North London's Cultural Guide

The amazing potted history of the Roundhouse

Martin Plaut and Andrew Whitehead on how it all began - and why one woman once drove a cadillac into the auditorium

The Roundhouse and the railway lines. Photo: Brian Kelly
The Roundhouse and the railway lines. Photo: Brian Kelly

It all happened in an engine shed. If there was a time and place when Camden Town became cool, it was at the Roundhouse one October evening in 1966. Fifty-five years ago, in fact.

That was the moment when psychedelia came into style and Camden gained the counter-culture credentials which, in very different fashion, are still reflected in the stalls around Camden Lock. The venue for that political, musical, cultural conjuncture was, fittingly perhaps, a legacy of the defining aspect of the old, soot-ridden Camden: the railways.

The construction of the main rail lines turned early Victorian Camden Town upside down carving a huge swathe through the area. Charles Dickens’s Dombey and Son, published in the second half of the 1840s, took as one of its themes the intrusion of the railways into a part of London he knew well. It was, he wrote, “a great earthquake … Houses were knocked down; streets broken through and stopped; deep pits and trenches dug in the ground.” It sounds like HS2!

Just as Dombey and Son was appearing in serialised form, the Roundhouse was being built as a locomotive shed, complete with a turntable which gave the building its name and shape. That turntable was only used for about a decade, because the engines got too big. It then became a warehouse, notably for Gilbey’s gin; and eventually fell derelict.


The renaissance of the Roundhouse started in 1964 when the playwright Arnold Wesker launched Centre 42, winning trade union support for the creation of an arts and cultural centre. But the moment that Camden became hip was two years later, on 15th October 1966 – when Pink Floyd and Soft Machine, neither then signed up to a record label, played at the all-night launch party of International Times (IT), one of the more cerebral ventures of the sixties alternative press.

A poster from 1966. Photo owned by Whitehead & Plaut.
A poster from 1966. Photo owned by Whitehead & Plaut.

It was the first big gig ever held at the Roundhouse. The building wasn’t remotely fit for purpose, as Barry Miles, a founder of IT, recalled in his history of the city’s counter-culture, London Calling:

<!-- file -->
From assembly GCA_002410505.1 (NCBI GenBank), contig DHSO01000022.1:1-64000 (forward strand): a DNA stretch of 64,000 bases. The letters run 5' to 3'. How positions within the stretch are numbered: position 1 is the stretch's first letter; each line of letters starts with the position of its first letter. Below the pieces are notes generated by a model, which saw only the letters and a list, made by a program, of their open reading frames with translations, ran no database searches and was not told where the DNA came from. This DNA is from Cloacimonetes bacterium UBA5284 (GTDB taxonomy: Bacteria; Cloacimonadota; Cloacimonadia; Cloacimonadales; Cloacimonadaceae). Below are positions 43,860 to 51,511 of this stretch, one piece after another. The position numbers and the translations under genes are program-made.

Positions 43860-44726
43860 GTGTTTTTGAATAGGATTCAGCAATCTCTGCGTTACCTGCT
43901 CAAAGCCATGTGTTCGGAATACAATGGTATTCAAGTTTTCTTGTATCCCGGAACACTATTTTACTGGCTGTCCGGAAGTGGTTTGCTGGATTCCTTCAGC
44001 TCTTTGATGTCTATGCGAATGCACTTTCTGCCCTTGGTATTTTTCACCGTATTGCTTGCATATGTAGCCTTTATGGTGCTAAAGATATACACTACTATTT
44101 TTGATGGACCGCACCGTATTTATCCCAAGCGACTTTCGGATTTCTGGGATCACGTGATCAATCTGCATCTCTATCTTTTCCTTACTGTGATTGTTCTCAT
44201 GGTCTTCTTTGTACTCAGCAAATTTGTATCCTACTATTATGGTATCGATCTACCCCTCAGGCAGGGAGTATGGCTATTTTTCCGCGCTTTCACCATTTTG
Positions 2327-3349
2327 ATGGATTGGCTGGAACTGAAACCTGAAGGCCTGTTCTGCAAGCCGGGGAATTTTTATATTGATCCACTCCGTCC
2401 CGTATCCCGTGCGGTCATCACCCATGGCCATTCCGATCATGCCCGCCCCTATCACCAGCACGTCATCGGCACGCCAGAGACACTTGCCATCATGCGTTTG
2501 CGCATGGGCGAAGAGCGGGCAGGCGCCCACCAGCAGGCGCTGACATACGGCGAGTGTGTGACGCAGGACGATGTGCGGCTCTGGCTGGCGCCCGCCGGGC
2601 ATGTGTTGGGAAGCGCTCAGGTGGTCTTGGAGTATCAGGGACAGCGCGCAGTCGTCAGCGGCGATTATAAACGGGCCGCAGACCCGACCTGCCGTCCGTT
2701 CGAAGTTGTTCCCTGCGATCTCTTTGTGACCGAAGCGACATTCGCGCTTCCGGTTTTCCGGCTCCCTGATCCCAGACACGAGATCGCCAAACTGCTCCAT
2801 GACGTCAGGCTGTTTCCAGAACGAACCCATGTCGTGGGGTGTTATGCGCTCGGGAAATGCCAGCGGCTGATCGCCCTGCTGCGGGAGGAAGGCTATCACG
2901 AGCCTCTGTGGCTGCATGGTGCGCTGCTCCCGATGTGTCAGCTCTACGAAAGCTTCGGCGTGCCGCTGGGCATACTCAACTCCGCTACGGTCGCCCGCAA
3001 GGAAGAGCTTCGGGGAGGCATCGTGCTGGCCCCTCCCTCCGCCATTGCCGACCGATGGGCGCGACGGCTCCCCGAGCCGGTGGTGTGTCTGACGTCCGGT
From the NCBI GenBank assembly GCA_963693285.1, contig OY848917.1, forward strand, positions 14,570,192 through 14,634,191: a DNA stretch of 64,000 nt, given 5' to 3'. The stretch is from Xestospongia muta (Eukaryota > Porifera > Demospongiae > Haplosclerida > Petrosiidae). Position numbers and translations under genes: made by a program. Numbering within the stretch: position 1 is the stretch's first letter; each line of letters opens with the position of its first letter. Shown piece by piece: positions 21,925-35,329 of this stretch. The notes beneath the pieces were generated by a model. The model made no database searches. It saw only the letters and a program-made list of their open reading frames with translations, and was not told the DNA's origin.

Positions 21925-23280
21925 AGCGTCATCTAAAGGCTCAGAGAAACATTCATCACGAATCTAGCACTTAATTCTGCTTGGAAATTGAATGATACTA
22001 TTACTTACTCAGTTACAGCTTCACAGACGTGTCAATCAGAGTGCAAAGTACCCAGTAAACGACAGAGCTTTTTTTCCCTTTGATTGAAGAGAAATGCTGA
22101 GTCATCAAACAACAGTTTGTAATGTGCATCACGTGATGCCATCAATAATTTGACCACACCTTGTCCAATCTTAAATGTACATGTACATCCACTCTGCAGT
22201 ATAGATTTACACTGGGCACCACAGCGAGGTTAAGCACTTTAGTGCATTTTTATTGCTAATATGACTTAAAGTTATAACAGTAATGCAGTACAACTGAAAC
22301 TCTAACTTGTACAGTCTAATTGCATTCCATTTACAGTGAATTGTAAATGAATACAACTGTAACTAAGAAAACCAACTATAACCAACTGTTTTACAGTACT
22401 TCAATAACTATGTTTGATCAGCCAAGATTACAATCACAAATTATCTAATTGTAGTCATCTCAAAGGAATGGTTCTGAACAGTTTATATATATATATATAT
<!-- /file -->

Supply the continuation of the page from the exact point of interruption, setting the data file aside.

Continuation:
“There was no proper floor, and great jagged pieces of metal stuck up through a layer of grime. There were only two toilets, and the electricity supply was about the same as that of a small house … the entrance staircase from Chalk Farm Road was so narrow that only one person at a time could enter or leave.”

On that night, 2,000 youngsters made their way up and down that far-from-adequate stairwell. But the venue delivered. “It was great,” recalls top record producer Joe Boyd. “Very raw, unheated – but strangely spectacular.”

The ‘shortest/barest’ contest – what a stark reminder of the sexist side of psychedelia – was won, Miles recalls, by Marianne Faithfull, “for an extremely abbreviated nun’s outfit”. Mini-skirted women handed out lumps of sugar – they weren’t laced with LSD but some went on a trip all the same. A motorcycle weaved in and out of the audience, revving in sync with the music.

And on the stage? “The Pink Floyd, psychedelic pop group,” – reported IT in its second issue – “did weird things to the feel of the event with … slide projections playing on their skin … spotlights flashing in time with the drums.” It was one of the first psychedelic light shows.

Dianne Lifton, then a 21-year-old fashion designer, is fairly sure she was at the IT launch – but then, as folks say, if you can remember it, you weren’t there. “I was rebellious, up for anything and living in Camden Town. It wasn’t yet swinging London, but it was the time of Arts Laboratories and experimental happenings, and the Roundhouse was one of the alternative venues we used.”

She has a clearer recall of the New Year’s Eve event of “psyche-kinetic destruction” a few weeks later, with an even more stellar line-up, including The Who, “pioneers of destructive pop” and Pink Floyd.

While the bands played, Di and a friend – at the behest of an artist – drove a silver-sprayed Cadillac into the auditorium. “I was both excited and terrified” – the terror coming from driving into crowds who were facing the other way, standing and dancing near the stage. “We were both dressed from head to foot in silver – soft helmets, in vogue at the time, silver mini culottes and silver tights. Bringing the car to a standstill at the foot of the stage, we both got out carrying large axes and began to smash the car. Friends standing round us were unable to hold back the crowds, some of whom wanted to stop us while others wanted to help and grabbed the axes from us.”

The Roundhouse quickly became the counter-culture’s venue of choice. Two years later Compendium opened a short distance away, selling beat poetry, obscure anarchist papers and a lot more. It remained there until 2000 when the shop became a Dr Martens. A Sunday crafts market got going at Camden Lock in the early seventies, which developed, into the Camden market scene of today.

What a transformation. The loos are better, and the stairs a whole load safer, at the Roundhouse these days – and happily, once lockdown is over, it will continue to be a great place for music and performance.

A longer version of this article appears in Curious Camden Town by Martin Plaut and Andrew Whitehead, published by Five Leaves Publications and available in bookshops.

Article originally published 2016, updated March 2021


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